Now, the leadership discussion included how leaders must be aware of and shape their organisational culture as another lever to enhance competitiveness and realise their strategic goals. The discussion also included liberating ideas, such as admitting that our best leaders are not perfect, but can and should admit to allowable weaknesses, and in so doing draw people to them through their visible honesty and authenticity.
Professor Lynda Gratton explored fostering a culture that promotes strategic intent and sustainable success, and identifying and building ’hot spots’ within an organisation where innovation and engagement thrive. Culture and authenticity have become foundation stones on our flagship Senior Executive Programme, HR Strategy in Transforming Organisations and the Nestlé Leadership Programme.
Influence and persuasion
In the last six to ten years, the leadership discussion has only become even more practical. Dismissing the notion that leadership is some type of vague, soft discipline, London Business School has significantly enhanced teaching the hard, applicable skills that every leader must possess to gain the buy-in and aligned activities of their teams.
During his chairing of the Organisational Behaviour department, Professor Madan Pillutla built on the skills research concerning negotiations and influence to make the case that many leadership acts are negotiating a desired, win-win outcome, be it internally or externally, and that influence is less an act of charisma and more the skilled application of evidence based, elective persuasion techniques.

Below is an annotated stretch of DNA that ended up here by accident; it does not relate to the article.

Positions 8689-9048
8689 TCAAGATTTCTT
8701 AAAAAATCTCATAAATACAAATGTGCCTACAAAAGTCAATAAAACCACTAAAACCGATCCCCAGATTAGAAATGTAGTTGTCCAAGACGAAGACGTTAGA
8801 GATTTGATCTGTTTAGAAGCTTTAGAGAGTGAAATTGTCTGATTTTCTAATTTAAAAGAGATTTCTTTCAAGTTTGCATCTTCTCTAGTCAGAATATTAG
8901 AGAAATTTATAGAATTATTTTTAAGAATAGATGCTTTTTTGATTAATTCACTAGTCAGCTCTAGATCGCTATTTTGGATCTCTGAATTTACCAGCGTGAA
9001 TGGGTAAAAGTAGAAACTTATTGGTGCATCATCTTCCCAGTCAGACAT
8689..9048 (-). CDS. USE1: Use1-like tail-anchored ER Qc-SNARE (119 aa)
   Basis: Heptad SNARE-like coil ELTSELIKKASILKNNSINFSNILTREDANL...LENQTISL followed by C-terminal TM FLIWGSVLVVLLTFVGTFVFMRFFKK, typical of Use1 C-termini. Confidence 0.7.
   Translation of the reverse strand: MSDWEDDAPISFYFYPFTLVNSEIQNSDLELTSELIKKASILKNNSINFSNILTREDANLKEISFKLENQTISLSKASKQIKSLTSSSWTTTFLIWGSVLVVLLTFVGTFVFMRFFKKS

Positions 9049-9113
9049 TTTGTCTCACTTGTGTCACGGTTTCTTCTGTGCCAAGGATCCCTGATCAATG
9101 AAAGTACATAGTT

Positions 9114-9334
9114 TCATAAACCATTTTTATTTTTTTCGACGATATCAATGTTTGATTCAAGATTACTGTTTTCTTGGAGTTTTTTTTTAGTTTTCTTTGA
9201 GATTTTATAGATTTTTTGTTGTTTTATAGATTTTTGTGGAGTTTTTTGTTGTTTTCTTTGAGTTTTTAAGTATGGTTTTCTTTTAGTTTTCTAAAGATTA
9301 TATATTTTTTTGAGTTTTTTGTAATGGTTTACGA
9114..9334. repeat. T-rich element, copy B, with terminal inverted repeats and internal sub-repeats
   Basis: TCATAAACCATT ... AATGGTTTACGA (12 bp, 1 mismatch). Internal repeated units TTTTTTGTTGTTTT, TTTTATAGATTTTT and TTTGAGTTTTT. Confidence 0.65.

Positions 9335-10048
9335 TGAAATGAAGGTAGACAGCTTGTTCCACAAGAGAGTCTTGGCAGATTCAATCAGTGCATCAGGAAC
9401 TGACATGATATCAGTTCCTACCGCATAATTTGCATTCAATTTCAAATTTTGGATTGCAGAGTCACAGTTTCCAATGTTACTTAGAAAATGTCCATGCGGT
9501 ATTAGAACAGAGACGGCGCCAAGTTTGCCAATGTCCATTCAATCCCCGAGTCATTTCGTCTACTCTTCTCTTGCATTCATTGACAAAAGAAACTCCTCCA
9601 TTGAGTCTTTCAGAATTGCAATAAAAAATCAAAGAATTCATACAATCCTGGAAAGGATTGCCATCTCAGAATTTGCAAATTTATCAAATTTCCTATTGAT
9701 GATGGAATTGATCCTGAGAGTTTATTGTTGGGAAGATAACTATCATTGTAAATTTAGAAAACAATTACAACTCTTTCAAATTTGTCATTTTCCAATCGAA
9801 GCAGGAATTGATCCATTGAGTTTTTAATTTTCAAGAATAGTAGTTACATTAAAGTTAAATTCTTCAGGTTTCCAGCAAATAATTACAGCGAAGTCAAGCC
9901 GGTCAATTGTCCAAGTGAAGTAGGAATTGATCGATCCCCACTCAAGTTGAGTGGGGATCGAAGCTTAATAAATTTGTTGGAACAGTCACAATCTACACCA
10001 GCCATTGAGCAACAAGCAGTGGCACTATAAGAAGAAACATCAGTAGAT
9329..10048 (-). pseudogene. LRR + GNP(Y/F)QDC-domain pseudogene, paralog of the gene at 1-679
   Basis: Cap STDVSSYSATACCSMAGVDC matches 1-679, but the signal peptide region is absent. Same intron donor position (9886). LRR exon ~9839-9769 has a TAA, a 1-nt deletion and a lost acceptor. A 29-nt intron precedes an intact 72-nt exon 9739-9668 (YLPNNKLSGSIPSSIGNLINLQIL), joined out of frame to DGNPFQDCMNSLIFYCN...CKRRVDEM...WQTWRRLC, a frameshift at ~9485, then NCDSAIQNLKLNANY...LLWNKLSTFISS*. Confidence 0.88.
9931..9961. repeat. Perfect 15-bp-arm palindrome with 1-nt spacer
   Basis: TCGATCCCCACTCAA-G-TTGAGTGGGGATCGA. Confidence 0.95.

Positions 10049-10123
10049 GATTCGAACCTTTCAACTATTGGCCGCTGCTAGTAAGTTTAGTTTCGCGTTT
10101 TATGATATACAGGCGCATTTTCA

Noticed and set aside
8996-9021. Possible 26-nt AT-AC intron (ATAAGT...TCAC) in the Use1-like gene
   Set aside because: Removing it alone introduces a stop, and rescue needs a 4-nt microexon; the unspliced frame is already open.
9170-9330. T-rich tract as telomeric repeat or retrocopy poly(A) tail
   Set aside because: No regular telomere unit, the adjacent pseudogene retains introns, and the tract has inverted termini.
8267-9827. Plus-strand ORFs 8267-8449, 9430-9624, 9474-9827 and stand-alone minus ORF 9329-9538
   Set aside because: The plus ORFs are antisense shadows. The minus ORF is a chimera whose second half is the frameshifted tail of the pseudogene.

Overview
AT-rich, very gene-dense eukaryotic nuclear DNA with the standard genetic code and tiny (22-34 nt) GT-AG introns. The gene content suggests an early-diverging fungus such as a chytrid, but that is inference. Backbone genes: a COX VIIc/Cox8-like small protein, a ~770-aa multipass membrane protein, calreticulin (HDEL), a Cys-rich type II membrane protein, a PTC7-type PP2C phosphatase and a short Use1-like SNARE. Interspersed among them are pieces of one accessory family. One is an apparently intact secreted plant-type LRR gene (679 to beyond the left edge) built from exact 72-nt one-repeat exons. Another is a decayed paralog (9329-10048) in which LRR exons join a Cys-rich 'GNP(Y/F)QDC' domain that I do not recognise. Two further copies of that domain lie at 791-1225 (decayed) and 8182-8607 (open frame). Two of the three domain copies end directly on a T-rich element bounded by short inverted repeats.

New faculty joining the department under Professor Pillutla, in particular those who earned their PhDs from the strong research centre on power, influence and negotiation at Kellogg Business School, North-western University, created a critical mass of faculty (Professors Gillian Ku and Niro Sivanathan) that allowed LBS to scale its design and development of influence as a key leadership skill across its executive education programmes. We now see this theme in flagship courses including in open programmes: Essentials of Leadership and Negotiating and Influencing Skills for Senior Managers; and in customised/ corporate in at least half of all our leadership programmes.
There is an enthusiastic take-up in HR offices around the world today of the recent research findings in the area of positive psychology. The attractive message is that, rather than thinking of self-awareness as building on strengths and mitigating weaknesses, leaders need to reflect on when, how and why they are at their best, and create more of the personal and contextual circumstances to increase the days when they are so. This idea can be interpreted as a nuance of the themes of authenticity and self-awareness, and Professor Dan Cable has gone further by specifically saying that elective leadership is highly personal and is not about imitating the models of leadership around us (the popular 1970s-90s game of discussing and imitating celebrated CEOs such as Jack Welch and Lee Iacocca) but deeply understanding our own individual ideal model of leadership and acting on creating that every day. This theme has been applied to several of our most important executive education programmes in open: Essentials of Leadership and Accelerated Development Programme; and custom: A.T. Kearney and Orica, among others.